Rule number one. Encourage what THEY are trying to accomplish, not what you think they should accomplish. I'm not saying you shouldn't set the bar high. I'm saying that the bar setting should have been done before this whole process started. When you are nagging to their expectations, you will have better results for your nagging efforts.
Rule number two. Encourage them to ask for help if they need it rather than constantly offering unsolicited advice. (That can borderline on "real nagging" pretty quickly.) Most people don't like to ask for help so encouraging them to speak up when it's wanted goes a long way. Don't forget to actually help if/when it's asked for.
Rule number three. Encourage them by acknowledging their small wins along the way rather than pointing out their near misses (losses). Being negative doesn't usually motivate someone to do better next time.
Rule number four. (Caution: For expert naggers only) Forget rule number three sometimes. Why call it how to properly nag if you can't point out some of the losses in a clearly sarcastic and playful manner. In my house that would be something like my wife saying, "What - you couldn't finish the WHOLE carton of ice cream? It was only a brand new carton." Just have fun with it whenever you can, but know your audience!
Accept that they are not you
This one is extremely important for people who happen to be goal crushing professionals nagging possibly reluctant, less goal driven individuals. When it comes to health goals anyway, this would explain my wife and me pretty well. She's the run every morning, eat sensible meals, doesn't wake up at midnight nearly every night to have a sandwich kind of gal.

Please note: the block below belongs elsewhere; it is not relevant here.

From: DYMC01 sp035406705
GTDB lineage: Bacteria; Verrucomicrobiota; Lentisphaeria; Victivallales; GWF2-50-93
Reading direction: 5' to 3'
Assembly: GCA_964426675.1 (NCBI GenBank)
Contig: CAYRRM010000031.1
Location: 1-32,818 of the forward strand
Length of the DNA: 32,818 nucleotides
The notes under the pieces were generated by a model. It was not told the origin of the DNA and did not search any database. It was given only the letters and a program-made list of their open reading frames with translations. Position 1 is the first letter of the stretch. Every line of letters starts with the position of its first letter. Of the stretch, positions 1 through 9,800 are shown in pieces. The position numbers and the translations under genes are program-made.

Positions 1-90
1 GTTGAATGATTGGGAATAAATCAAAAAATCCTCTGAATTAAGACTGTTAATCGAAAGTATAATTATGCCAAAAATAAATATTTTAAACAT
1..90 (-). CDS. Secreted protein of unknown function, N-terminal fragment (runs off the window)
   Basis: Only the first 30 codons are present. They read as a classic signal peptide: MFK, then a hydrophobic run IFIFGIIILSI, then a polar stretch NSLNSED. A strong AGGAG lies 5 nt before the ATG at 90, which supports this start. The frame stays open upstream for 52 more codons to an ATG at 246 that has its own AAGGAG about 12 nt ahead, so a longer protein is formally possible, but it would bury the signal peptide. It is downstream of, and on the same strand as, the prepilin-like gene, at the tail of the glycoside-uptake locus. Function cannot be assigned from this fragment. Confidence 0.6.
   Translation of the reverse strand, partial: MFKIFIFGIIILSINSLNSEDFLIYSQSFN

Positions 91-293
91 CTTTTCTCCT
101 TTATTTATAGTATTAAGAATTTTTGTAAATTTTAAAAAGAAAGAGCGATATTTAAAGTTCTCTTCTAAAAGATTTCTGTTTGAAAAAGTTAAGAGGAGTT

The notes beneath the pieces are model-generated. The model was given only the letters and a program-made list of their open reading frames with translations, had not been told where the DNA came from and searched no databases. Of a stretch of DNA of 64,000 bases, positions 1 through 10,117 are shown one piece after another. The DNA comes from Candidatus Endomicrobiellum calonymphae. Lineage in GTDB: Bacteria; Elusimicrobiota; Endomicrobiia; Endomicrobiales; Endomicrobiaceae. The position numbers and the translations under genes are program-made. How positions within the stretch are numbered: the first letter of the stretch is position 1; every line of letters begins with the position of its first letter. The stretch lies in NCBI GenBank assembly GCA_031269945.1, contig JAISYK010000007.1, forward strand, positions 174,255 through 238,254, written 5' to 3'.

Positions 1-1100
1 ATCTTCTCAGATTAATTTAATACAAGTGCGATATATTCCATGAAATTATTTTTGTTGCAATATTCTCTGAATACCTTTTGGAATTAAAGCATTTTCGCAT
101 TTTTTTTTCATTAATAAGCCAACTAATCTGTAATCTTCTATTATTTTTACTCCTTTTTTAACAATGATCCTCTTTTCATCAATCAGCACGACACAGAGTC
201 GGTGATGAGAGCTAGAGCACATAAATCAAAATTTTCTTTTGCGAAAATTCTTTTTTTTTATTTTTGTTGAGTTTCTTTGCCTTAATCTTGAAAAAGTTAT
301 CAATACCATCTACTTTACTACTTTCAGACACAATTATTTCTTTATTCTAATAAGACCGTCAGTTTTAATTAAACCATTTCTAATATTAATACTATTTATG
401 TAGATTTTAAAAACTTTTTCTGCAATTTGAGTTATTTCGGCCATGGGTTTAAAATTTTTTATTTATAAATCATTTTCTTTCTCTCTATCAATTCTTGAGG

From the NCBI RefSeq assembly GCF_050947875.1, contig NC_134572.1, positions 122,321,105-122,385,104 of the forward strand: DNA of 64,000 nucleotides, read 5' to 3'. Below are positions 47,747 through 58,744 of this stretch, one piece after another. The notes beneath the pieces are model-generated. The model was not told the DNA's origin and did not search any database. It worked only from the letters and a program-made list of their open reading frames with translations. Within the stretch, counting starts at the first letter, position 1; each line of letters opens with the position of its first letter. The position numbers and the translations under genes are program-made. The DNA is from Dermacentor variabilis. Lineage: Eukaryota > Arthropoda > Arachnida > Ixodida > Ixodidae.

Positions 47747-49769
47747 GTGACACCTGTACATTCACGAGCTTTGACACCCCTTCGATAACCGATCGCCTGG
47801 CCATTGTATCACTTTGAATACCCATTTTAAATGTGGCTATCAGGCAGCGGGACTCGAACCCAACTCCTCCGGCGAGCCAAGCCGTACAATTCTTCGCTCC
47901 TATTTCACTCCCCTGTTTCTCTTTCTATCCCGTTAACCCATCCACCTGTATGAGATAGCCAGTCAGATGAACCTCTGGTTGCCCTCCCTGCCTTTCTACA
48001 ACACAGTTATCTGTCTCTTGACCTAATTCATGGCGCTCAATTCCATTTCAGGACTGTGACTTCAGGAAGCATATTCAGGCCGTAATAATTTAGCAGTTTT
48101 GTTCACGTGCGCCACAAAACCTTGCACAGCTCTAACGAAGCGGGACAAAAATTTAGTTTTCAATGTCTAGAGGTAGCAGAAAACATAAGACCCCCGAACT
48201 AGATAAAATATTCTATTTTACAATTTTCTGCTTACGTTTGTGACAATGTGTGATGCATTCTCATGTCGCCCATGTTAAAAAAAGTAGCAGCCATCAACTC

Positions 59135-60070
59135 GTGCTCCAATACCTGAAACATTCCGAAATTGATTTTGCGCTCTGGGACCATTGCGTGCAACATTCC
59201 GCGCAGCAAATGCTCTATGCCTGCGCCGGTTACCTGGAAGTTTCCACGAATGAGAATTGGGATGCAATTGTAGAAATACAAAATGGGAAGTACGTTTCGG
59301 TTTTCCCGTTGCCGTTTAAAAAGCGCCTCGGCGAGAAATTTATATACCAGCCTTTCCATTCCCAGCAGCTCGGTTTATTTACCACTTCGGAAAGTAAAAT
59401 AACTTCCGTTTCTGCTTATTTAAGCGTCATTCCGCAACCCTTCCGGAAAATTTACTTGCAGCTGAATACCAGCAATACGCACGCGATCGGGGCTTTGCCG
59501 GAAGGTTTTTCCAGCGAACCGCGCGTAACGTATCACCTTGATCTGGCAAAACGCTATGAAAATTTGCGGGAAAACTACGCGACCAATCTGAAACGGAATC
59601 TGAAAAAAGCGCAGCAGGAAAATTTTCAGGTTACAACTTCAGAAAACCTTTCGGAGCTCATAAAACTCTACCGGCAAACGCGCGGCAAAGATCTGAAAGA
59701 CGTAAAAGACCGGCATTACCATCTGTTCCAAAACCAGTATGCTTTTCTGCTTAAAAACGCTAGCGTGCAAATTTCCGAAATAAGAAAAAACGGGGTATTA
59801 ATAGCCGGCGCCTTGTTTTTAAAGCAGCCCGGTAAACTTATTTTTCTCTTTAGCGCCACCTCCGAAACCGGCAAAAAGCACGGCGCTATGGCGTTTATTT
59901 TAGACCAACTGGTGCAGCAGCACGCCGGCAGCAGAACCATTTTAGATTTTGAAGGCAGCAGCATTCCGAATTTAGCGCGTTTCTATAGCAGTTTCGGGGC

Me on the other hand.... I have good intentions and reasoning behind my health goals, but less excitement about achieving them than I should. I want to lower my blood pressure and not have a heart attack before my girls graduate high school...or grade school for that matter. My problem is that I don't really care enough about how I look on the outside to have the daily visual reminder of my lack of six-pack abs encourage me.
Know the person you're nagging
In the end, if you really know the person you're nagging, then you can throw all these tips out the window. Have a free-for-all until you find what works. Knowing their personality will let you know how and when to do all the steps above.
For me, an eye roll or serious "talk" about my health will put up my defenses because I feel like a failure. (Sorry, some of my emotional side was leaking out there - someone wipe that up.) Because I'm a joker, I respond better to a comment like, "Hey tubby! Can you pass me the salt when you're done inhaling that bite?"
Well, once again, I've gone and rambled on far too long. Or maybe I haven't?? Technically, no one has ever nagged me about my posts being too long. Of course they've never nagged me about them being too short or too infrequently published either. I'll stop while I at least feel like I'm ahead. Until next time....